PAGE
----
Abnormal Psychology: OCD Diagnosis and Treatment Term Paper

Pages: 5 (1474 words)  ·  Bibliography Sources: 3  ·  Level: College Sophomore  ·  Topic: Psychology

Abnormal Psychology: OCD Diagnosis and Treatment

In this case, the reader is asked to evaluate the case of "Jake," who has an obsessive-compulsive disorder (OCD) which has reemerged after the birth of his child. Jake grew up in a relatively sheltered environment, close to his mother and distant from his father. Always uncomfortable with outside stimuli, Jake pursued a cautious and, in his father's eyes, less than manly life.

Jake had been able to cope with his panic attacks and compulsive concern for cleanliness at various points in his life, including in college and when he met and married his wife, Ally. He was able to tune his environment to cater to his desire for low stimuli: this extended to his wife (who liked quiet, indoor activities), his profession (accounting, which is an individual and rather isolated profession) and his choice of a place to live (not moving away from his home town).

A major change came in Jake's life with the birth of his daughter. This paper will seek to analyze how that and other changes may have reawakened Jake's OCD, and how it might be treated.

Diagnosis

Jake's case matches the DSM-IV criteria for OCD, as well as some of the associated sub-specialties of the disease (Hollander, 1993). The APA's DSM-IV criteria include the following characteristics:

Compulsions are defined as "repetitive behaviors (e.g. hand washing, ordering, checking) or mental acts (e.g., praying, counting, repeating words silently) that the person feels driven to perform in response to an obsession, or according to rules that must be applied rigidly (Dziegelewski, 2002).

Note that this definition was changed in 2000, and is called "TR" because it represents a text revision which was performed after the DSM-IV criteria were introduced in 1997. OCD can exist in a number of forms, from moderate to severe. The symptoms which emerge may affect men and women differently: women can develop eating or self-mutilation disorders more commonly than men. Jake's cleaning- and germ-related phobias can be termed a "mild" or "moderate" form of OCD, which should lend itself to relatively straightforward therapy (as described in the following paragraphs).

Jake's disorder appears to show itself in behaviors, but the case does not present mental acts in detail that might help the diagnostician to determine if Jake engages in obsessive or compulsive mental acts.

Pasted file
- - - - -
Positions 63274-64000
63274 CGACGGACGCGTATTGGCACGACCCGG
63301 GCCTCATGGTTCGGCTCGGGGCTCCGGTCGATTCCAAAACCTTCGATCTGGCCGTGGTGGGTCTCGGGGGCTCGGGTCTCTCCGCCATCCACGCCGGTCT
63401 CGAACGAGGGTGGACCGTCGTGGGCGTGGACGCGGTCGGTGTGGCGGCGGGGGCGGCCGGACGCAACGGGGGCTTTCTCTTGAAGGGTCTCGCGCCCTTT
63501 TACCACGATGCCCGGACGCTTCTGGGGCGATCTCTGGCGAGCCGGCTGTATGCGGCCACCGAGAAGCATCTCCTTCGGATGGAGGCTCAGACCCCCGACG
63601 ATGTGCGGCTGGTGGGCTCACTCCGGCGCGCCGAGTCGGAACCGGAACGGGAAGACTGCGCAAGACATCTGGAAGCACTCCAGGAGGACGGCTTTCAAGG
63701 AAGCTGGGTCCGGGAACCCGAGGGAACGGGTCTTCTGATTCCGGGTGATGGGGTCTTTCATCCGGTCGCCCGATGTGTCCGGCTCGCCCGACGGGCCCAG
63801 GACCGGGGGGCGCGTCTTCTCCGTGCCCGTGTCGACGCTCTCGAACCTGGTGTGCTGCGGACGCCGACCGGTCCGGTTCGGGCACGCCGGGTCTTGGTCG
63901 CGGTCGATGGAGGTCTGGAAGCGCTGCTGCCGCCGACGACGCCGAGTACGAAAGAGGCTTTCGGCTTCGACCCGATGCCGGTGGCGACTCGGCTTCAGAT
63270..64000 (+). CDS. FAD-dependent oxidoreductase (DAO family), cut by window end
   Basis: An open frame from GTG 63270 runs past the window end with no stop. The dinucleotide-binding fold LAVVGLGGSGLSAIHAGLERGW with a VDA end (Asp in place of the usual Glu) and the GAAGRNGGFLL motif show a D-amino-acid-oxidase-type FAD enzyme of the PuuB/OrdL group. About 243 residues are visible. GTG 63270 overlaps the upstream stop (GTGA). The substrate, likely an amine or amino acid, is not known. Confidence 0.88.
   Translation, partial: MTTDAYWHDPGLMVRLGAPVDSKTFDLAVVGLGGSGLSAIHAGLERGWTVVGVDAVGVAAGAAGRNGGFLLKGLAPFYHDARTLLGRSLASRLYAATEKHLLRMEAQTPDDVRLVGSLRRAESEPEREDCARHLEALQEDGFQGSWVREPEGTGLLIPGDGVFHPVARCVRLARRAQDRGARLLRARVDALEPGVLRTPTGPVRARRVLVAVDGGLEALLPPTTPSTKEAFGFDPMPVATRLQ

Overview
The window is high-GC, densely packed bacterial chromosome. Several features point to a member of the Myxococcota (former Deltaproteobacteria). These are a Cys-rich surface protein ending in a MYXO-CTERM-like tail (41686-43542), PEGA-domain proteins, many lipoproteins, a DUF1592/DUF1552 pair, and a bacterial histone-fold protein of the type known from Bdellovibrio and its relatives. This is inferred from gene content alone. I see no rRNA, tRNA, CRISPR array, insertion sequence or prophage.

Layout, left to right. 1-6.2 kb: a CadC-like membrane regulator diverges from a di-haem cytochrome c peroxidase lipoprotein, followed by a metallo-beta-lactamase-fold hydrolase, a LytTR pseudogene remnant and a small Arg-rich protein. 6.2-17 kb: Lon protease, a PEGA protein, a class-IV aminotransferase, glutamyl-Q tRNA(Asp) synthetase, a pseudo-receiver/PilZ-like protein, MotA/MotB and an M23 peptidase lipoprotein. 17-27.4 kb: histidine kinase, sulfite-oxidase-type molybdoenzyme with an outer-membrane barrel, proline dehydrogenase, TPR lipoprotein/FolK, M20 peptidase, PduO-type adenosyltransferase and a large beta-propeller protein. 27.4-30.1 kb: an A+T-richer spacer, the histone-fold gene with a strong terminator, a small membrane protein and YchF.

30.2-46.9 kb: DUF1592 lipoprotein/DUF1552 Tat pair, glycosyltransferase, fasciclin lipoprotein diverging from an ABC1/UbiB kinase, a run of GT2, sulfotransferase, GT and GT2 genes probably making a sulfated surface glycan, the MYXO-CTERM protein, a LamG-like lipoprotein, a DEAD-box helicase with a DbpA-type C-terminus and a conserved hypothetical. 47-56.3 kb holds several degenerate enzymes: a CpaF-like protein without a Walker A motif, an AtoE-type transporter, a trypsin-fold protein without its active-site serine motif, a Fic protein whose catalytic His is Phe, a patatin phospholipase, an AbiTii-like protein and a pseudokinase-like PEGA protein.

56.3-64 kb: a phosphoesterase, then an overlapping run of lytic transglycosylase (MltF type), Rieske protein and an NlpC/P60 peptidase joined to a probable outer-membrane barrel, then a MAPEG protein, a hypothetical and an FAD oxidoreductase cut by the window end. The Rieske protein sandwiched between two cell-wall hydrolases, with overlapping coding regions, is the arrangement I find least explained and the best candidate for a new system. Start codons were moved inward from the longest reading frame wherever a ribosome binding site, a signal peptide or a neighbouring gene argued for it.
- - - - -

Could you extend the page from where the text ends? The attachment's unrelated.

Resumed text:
In order to completely diagnose Jake's disorder, one must look at two characteristics (Goodman, 2000):

Symptom profile: intrusive obsessive thoughts and repetitive behaviors: it is clear that Jake engaged in obsessive behavior both in his childhood and early adulthood. Usually, OCD appears in later childhood or the teenage years, which corresponds with Jake's move from concern to obsession in the first attack when fishing with his father (Leckman JF, 1997).

Associated features, including family history and demographics: Jake's mother suffered from a similar disorder, although we do not have enough diagnostic information to discern if it emerged as OCD, or simply as a tendency to excessive worry and cleanliness. The case does illustrate that Jack's mother had been a worrier all his life, and this continued into Jack's and his sister's adult years. In fact, there may be a relation to the re-intensification of Jake's OCD after he and Ally had their child, and the increased concerns his mother expressed about him and his sister (Farrington D, 1990). In addition, Jack's father was only a distant influence, as he spent little time with his boy.

Possible Causes

Jake's OCD fits the classical definition of the case, and the probable causes can be suggested, but need to be verified in sessions with Jake. The three probable causes can be broken into neurobiology, etiology, and genetic factors:

Neurobiology: Jake appeared to have an aversion to stimuli from his time as a small child. Although not the topic of this diagnosis, one is left to wonder if there may have been a tendency towards Asperger's Syndrome. One does not have enough information to determine Jake's level of affect, but his need to reduce stimuli, stay inside, and choose a quiet, individual profession with numbers may be an indication of some neurobiological disturbance (Gillberg, 1998).

Jake may have inherited his mother's compulsions, which could stem from hyperstimulation due either to early environmental factors (including in-utero) or genetic factors. Even if, as suggested above, Jake is not a classic Asperger's case, he could share the tendencies of high-functioning autism which accompany OCD in some cases (Winter,… [END OF PREVIEW]

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